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Jim Beard: Serving The Music


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[ Editor's Note: The following interview is reprinted from George Colligan's blog, Jazztruth ]

Joe Zawinul said, "Jim Beard is my favorite keyboard player besides myself." I think that's a pretty high compliment, don't you? Jim Beard has been on the scene since the 1980s with a resume that reads like a sideman's dream: Wayne Shorter, Michael Brecker, John McLaughlin, Steely Dan, and a host of other upper echelon artists. Beard is a virtuoso pianist and composer, yet he also is widely in demand as a multi-keyboardist. His perfection and taste with sonic textures is legendary.

Last November, I was in New York, and I contacted Beard for a lesson. My goal was to get advice on keyboards and sound design. We met at his music studio in midtown. We got to talk and I decided that I should interview him for Jazztruth. He had a lot to say and I learned a great deal from his stories and thoughts. Here's where I started recording:

George Colligan: So you were saying, your original set up was the two Yamaha DX-7s and the drum machine?

Jim Beard: Yeah, I had a DX-7 and a TX-7 and an RX 15, the Yamaha drum machine, and an Ensoniq Mirage, and my 4-track Fostex Cassette Recorder. That was the setup when I wrote most of [the] tunes for the Michael Brecker albums. And like I said, my interesting sampling came from that Prince CD, the one with "Kiss" on it. And also I was talking about when demoing songs, the need to sort of clearly arrange things, that and my desire to create interesting synth sounds. By the same token, if I would stumble across an interesting sound... but also lifting a weird pad from a Prince CD or something. Sometimes a cool sound would give me an idea for a song; so it would kind of go both ways. Right from the beginning, the nature, or the quality of a sound could either lure me into music, feed my desire to get involved with it, or turn me off if it's an offensive, horrible sound. Pretty early on, I was pretty sensitive to what I viewed was a good sound or a bad sound.

GC: Even as a kid when you were first getting into music?

JB: Well, no...

GC: How did you get into being a musician?

JB: Oh jeez. I can remember being 4 years old; my dad was kind of a technological nerd, he built our television from a kit, he built our stereo from a kit. We had a weird stereo, one of the speakers was in a cabinet on the living room floor and the other was on the ceiling on the other side of the room. But when I was young, my idea of a good time was to lie on the floor in front of the speaker and listen to records. A lot of it was Herb Alpert records.

GC: Really? Interesting.

JB: I mean, those records had a lot of detail in the arrangements. Whipped Cream and Other Delights (A&P, 1965)—that's a classic record. And I always loved holiday times, the traditional Christmas music with the choirs and the orchestra and so forth. I used to love that.

GC: You grew up in Philly?

JB: Yes. Ridley Park, not far from the airport.

GC: Did you have classical lessons?

JB: Yes. I had the same teacher for about 12 years. I started when I was six. I did the whole heavy classical routine. My teacher entered me in competitions.

GC: Did you get a degree in music?

JB: I went to Indiana University. After that, I world on a cruise ship for a year with the intention of saving money to move to New York. But I didn't save any money and I moved to New York anyway!

GC: And then right away you got the call to play with the Mahavishnu Orchestra?

JB: Not right away. I moved in August of 1985 and within that year I was working with Mahavishnu. Yeah, that was an interesting time.

GC: You came to New York in '85. You still live here part time and part time in Helsinki?

JB: My wife is Finnish, so we split the time between Helsinki and New York.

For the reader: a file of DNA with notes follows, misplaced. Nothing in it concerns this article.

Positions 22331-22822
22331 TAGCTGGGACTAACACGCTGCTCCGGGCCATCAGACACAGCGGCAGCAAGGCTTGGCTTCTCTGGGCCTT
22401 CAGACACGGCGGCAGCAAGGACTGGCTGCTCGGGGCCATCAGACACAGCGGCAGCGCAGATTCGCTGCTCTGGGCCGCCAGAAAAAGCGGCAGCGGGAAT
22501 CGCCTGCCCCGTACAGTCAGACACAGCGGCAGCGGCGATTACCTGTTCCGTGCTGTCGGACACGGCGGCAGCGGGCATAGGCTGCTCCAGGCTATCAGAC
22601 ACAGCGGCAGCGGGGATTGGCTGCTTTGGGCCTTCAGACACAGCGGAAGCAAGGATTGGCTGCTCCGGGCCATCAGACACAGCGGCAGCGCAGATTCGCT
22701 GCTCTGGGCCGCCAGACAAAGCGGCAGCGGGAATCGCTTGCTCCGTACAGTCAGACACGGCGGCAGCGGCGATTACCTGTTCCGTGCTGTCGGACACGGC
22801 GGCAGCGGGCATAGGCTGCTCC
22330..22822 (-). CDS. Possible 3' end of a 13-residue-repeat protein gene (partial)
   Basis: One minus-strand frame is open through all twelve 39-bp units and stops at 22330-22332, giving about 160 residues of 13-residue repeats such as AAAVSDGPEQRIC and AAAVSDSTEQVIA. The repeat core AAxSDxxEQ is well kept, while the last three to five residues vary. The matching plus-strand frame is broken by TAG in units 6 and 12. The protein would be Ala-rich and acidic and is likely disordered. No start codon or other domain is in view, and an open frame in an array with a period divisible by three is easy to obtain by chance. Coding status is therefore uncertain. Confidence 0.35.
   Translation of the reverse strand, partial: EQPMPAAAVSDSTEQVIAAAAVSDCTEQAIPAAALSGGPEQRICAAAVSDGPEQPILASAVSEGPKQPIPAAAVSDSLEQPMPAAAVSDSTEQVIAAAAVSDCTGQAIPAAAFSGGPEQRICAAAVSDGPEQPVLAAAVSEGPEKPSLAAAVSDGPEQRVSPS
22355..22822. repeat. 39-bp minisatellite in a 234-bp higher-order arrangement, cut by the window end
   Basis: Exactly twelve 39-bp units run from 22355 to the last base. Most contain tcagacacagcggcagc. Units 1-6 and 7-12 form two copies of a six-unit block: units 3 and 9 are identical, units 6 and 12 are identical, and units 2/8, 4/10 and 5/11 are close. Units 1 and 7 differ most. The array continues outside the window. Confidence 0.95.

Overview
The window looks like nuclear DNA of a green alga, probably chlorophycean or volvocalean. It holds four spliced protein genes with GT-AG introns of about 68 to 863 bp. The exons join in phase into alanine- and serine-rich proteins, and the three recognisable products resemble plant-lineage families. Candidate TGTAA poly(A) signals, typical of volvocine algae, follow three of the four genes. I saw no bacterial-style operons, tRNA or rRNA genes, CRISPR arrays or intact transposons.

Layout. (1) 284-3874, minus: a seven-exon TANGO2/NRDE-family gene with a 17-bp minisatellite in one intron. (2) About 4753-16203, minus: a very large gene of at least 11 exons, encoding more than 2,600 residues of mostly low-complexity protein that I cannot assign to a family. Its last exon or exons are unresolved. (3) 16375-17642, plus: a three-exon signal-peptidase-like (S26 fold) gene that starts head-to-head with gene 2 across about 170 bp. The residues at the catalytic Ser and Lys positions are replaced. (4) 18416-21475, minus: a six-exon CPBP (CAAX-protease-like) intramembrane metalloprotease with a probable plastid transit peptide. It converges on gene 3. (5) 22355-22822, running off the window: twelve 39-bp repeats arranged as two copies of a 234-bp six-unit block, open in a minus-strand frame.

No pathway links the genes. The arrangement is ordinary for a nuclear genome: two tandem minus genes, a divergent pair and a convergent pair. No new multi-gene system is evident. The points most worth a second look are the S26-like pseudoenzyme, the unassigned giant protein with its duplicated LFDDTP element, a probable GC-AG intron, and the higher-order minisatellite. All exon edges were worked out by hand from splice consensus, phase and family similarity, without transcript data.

GC: How do you think New York as a city has changed since you've been here?

JB: I think it's a safer city now, which I believe qualifies as being better. In terms of music, it's hard to say. You might have to compare with younger musicians who come here who are hungry. I used to do jam sessions all the time with the loft scene. New York has gotten so expensive now that it seems there isn't as vibrant a scene as there used to be.

GC: I guess it depends on who you talk to.

JB: The rent—I don't know how a kid out of school with no money saved up, without a job, could move here. I guess they don't move to Manhattan, they live in Queens or Brooklyn.

GC: You're pretty well established as a musician, so I imagine you are touring a lot. You are still touring with Steely Dan?

JB: I've been doing that for two years. But we are on a break right now, so there's a tour with a band called the Dukes of September. It's Donald Fagen, Michael McDonald, and Boz Scaggs in one band. It's really fun; I'm playing mostly Hammond B- 3 on that.

GC: Have you done a lot of B-3 playing?

JB: Yeah, I've done some gigs here or there that were exclusively Hammond B-3. But most of the time, like with something like Madeleine Peyroux, I would have a set up with a Steinway piano, a Wurlitzer, and a Hammond B-3. That really served that music well.

GC: How do you adjust your set up, or your mindset, for this wide variety of gigs you have been doing?

JB: If it's a more electric oriented gig with more emphasis on synthesizers, then that's obviously much different than doing an acoustic gig of course. After a few years I had a working set up that I used for a good stretch. Two controllers: the Yamaha 88 weighted key controller (the KX88) and then the KX76 on top. And then I had different versions of these midi control boxes, that you could assign different splits and routings and so forth, and then midi cables running to a big rack of synth modules.

GC: And you would always bring that?

JB: I would always bring that for the Mahavishnu stuff, and then I got called for John Scofield, and he had a pretty electric setup as well. I was only with that band for a year. Wait, I did Wayne Shorter after Mahavishnu. There were several different bands, one was with Kenwood Dennard on drums and Alphonso Johnson on bass and one with Omar Hakim on drums and Victor Bailey on bass. There were maybe seven or eight different configurations with Wayne. Then I did Scofield, and then I did Wayne again, and then I did John McLaughlin and the Heart of Things. But I found that this approach with two keyboards, with all of these bands, that these songs had a strong emphasis on arrangements. These songs were recorded with a lot of overdubs and different sonic layers. My job was to recreate the sounds on these recordings. I saw this as a fun challenge.